People, Institutions and the Market in Uganda


David Hume, a Scottish philosopher, historian, economist, and essayist, well known for his highly influential system of radical philosophical empiricism, skepticism, and naturalism once remarked; I quote from Hume, ‘In all public affairs men are often better pleased that the truth, though known to everybody, should be wrapped up under a decent cover than if it were exposed in open daylight to the eyes of all the world.’

The government should embrace criticism for its inability to counter the current economic predicaments and failure to resist MPs rent seeking demands. Shockingly, our MPs seem to have relegated their primary function of scrutinizing government policy, passing laws for good governance of Uganda, giving legislative sanctions taxation and debating matters of topical interest such as the risk being transferred to government by Bank of Uganda taking over Crane Bank, in favour of a demand for approximately shs20 billions for new cars.

If MPs were to demand for more power to legislate, they would have received overwhelming support since it’s derived from the people by a positive voluntary grant and institution, can be no other than what that positive grant conveyed, which being only to make law, and not to make legislators, the MPs can have no power to transfer their authority of making laws, and place it in other hands.

Of course government institutions like the parliament can play a very big role in helping people have a balance of justice. There is the role of democracy in a sense of allowing plurality of voices to be heard and public reasoning to be practiced. The media to expose wrong doing as well as praise right doing as it were.

Denizens also need a functioning economic base which includes the market, flourishing market but of course more than that. We also need an ability to restrain the market in some cases. State institutions are needed for that purpose.

We also need the ability to go to the state for redress if wrong things are done to us. So we need freedom of information. We also need a legal system which allows us to bring these questions to the public arena.

Legal rights that people may have in case of minority tribes, or in case of women, or in case of underdogs of the society may be ignored. What opportunities do they have to bring these issues to the fore?

So I will place Uganda government institutions within a wider network. Which is qualified by MPs, government behavioral patterns and our standard concerns that make us take a sympathetic attitude towards each other rather than belligerent attitude towards each other.

Recently, there has been so much focus on another institution since National Resistance Movement came to power. Just on one institution, namely, the market. Any kind of interference appearing to be a mistake.

Partly driven by blind allegiance by our government to the holy trinity of World Bank, IMF and WTO’s Structural Adjustment Programme implementation without scrutiny. The importance of public scrutiny cannot be underestimated. In fact, it’s a central part in the holy Bible as well.

In the Act of Apostle, Paul was speaking to Timothy. He told Timothy that the difference between the people of place called Berea and Thessalonica was that every time he had preached to them, they would go and interrogate the Bible to scrutinize if what he preaching about was the truth.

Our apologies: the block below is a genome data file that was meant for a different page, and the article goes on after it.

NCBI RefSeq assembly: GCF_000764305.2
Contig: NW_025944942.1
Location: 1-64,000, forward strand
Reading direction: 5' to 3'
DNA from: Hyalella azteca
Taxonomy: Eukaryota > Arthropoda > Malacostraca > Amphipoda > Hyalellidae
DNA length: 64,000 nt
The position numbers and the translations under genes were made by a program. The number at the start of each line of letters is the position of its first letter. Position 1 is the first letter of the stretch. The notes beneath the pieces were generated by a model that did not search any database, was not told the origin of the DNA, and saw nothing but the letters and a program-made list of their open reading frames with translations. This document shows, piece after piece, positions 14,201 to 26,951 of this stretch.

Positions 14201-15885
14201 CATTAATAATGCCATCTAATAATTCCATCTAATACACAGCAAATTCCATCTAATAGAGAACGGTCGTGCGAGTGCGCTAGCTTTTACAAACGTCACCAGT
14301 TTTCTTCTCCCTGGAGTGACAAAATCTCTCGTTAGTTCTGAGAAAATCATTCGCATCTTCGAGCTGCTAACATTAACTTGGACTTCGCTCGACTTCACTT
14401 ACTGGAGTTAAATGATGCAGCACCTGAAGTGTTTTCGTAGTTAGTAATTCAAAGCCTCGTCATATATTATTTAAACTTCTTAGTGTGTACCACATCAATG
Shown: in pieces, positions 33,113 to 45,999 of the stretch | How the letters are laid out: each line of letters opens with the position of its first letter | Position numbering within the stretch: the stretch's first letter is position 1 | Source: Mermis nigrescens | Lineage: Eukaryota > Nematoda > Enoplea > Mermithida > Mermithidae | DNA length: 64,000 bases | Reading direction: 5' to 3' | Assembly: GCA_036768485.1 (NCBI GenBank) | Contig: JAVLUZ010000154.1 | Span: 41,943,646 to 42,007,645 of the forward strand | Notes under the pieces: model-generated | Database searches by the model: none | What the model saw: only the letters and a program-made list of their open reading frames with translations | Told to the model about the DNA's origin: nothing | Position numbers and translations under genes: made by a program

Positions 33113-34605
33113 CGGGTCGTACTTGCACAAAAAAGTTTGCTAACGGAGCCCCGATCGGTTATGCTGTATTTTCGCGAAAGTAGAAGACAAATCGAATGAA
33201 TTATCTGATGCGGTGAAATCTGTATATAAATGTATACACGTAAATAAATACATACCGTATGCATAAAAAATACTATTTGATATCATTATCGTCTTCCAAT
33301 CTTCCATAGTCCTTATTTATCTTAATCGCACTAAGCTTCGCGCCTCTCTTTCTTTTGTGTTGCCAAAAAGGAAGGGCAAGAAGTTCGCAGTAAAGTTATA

Unfortunately, however, Uganda government’s blind allegiance to the holy trinity’s recommendations led to the demolition of the kind of checks and balances that the state provided in the past. And I think the crisis we are seeing with Crane Bank and in other part of Uganda’s economy is partly generated by the need demand for a plurality of institutions.

It’s also true that public parastatals, corporations and unions acted badly and were characterized by human frailty and human stupidity on the one hand and regulators sleeping on the switch and general high operating cost on the other hand.

For some, human stupidity and seeking for profits at a rapid rate made the difference. For others, these are actually not new thoughts. Smith argues in the theory of moral sentiment as well as the wealth of nations for the need of a plurality of institutions.

He was on one hand the theorist of the market but pointing out that we could have very irresponsible speculations aimed at quick profit and ruining the entire economy and why we do need state regulation. It is that level of pragmatism that Uganda needs.

In this case, a warning by the person who is seen on one side as the guru of the market and on the other side he is arguing that the market could fail badly; and what Uganda needs is an intelligent state and ultimately an intelligent public reasoning.

I think the government and MPs do not have our priorities right. But, the question is; why not? A lot of our MPs and the government’s inability to remove unnecessary morbidity among the poor comes from their not being able to understand what the priorities are.

In the same way young children beat animals or the police torture people demanding for their rights because they have not been able to conceive or think through what pain is like. I believe by debating with each other, placing oneself in the position of each other, we shall be able to generate critical ability to scrutinize what is going on in Uganda.

Walter Ochanda, the author is an International Development Specialist

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